You are currently viewing Is this thought normal?

Is this thought normal?

Obsessive-compulsive disorder (OCD), is characterized by obsessive thoughts and compulsive behaviors. Obsessive thoughts are reoccurring, unwanted thoughts. These thoughts are nearly impossible to avoid and they cause significant discomfort and fear. The more you try to push the thought away, the more stuck it becomes.

The content of obsessive thoughts greatly varies, but they often target what is most important to the individual such as their values or wellbeing. For example, harm coming to a loved one, safety of a child, sickness, and/or relationships. These thoughts can also target seemingly unrelated areas such as a song lyric or items being placed “just right”. Regardless of the content, the thoughts are nearly impossible to control and cause significant distress for the individual.

Common categories of OCD thoughts include:

  • Contamination and health. A fear of germs or other types of contamination (e.g., rabies, HIV) and/or a general fear of getting sick or dying.
    • Examples may include: What if I have rabies and I don’t know it? What if the lab made a mistake with my blood test results? What if this doorknob has germs on it?
  • Doubt and incompleteness. Intrusive doubt that a task wasn’t done correctly or completely.
    • Examples may include: Did I lock the front door? Was the garage door down when I drove away?
  • Religion, and morality. A fear of immorality or sinning.
    • Examples may include: What if I committed a sin and I didn’t even know it? What if I offended God? What if God thinks I’m immoral?
  • Order and symmetry. Obsessive thoughts regarding objects being placed “just right” and/or a fixation on things feeling “just right”.  Individuals may also have specific superstitions about numbers, patterns, and symmetry.
    • Examples may include: Desire for things to look balanced, be positioned in a certain way, and/or face a certain direction. May extend to feelings in which an individual may want to feel the same amount of pressure on each foot or to have their hands touch the same items.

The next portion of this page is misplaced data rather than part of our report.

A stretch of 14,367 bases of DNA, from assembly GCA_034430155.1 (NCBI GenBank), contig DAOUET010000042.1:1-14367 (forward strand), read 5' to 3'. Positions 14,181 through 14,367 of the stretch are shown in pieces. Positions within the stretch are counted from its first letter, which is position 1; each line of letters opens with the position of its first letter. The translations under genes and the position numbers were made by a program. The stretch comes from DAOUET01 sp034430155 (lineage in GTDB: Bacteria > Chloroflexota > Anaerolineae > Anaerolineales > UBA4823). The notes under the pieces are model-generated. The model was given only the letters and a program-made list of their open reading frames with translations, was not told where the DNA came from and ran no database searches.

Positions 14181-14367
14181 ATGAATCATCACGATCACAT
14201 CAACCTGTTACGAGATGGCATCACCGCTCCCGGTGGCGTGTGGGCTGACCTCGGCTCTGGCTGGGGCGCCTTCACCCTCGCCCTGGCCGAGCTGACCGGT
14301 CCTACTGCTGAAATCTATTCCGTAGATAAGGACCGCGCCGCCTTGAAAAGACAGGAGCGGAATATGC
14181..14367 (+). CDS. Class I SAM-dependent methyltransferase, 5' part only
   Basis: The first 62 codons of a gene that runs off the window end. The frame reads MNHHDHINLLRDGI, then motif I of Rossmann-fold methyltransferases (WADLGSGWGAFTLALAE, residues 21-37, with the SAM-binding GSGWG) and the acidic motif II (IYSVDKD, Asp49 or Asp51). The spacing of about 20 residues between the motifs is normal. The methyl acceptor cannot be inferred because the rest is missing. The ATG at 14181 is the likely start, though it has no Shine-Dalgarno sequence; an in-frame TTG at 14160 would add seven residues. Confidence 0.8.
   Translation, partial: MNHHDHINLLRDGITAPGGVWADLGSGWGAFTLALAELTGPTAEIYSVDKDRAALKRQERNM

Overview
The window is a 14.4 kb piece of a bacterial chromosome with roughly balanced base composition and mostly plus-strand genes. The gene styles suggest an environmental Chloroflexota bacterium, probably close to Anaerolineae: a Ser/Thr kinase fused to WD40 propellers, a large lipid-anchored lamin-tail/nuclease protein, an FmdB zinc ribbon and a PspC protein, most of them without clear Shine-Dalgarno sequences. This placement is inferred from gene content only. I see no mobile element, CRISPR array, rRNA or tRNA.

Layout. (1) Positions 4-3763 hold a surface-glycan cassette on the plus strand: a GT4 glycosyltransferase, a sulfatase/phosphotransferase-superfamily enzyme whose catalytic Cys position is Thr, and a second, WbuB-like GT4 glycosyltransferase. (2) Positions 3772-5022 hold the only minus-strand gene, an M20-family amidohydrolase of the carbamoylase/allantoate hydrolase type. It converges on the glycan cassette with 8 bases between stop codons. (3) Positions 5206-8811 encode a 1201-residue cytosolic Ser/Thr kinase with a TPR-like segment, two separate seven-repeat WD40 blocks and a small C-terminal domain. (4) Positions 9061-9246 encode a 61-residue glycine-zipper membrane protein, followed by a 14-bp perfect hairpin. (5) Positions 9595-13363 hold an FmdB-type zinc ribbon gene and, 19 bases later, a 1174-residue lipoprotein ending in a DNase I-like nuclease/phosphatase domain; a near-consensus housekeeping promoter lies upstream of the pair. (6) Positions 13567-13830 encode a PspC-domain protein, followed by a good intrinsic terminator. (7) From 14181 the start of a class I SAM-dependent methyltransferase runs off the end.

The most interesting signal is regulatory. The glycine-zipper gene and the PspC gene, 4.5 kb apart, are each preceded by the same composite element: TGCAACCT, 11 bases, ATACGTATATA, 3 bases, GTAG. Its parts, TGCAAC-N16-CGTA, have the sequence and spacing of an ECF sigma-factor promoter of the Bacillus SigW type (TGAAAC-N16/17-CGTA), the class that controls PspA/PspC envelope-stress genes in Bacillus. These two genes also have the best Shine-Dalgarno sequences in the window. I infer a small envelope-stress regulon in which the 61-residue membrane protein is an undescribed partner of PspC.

• Harm. A fear of accidentally harming oneself or someone else. This may also include violent, aggressive images.
    • Examples may include: What if I mistakenly leave the stove on and the house burns down? What if I hit someone while driving and I didn’t even know it?
  • Sexual orientation. Obsessive evaluation of a person’s sexual orientation. An individual may fear they are in denial of their “true” sexual orientation or, they might fear that their sexual orientation could suddenly change.
    • Examples may include: What if I suddenly change my sexual orientation? What if I am really gay/straight?
  • Relationship. An individual may become stuck on whether their relationship is ‘meant to be’. He/she may also struggle to tolerate the uncertainty of the relationship.
    • Examples may include: Is this person right for me? Is there someone better out there? I noticed someone was attractive, does that mean I don’t love my partner?
  • Self-control. A fear of losing control and doing something inappropriate.
    • Examples may include: What if I shout an obscenity during my meeting? What if I lose control and blurt out an insult while talking to my friends?
  • Pedophilia. Pedophilia OCD is associated with a significant amount of shame, guilt, and stigma. A person with pedophilia OCD is obsessively concerned with proving to themselves that they are not a pedophile. For someone with this subtype of OCD, the idea of potentially harming a child is terrifying. Remember, OCD targets what is most important to you.
    • Thoughts may include: How can I be absolutely sure I won’t hurt a child? Did I look at that child in an inappropriate way? Do other people have these thoughts? What if I become a pedophile? It is important to emphasize that these intrusive thoughts revolve around a fear of being a pedophile. This experience is entirely separate from actual pedophilia. Someone with pedophilia OCD is terrified by their thoughts and will spend an inordinate amount of energy trying to make these thoughts go away.

Reach out to a qualified anxiety specialist today to learn how to overcome your OCD!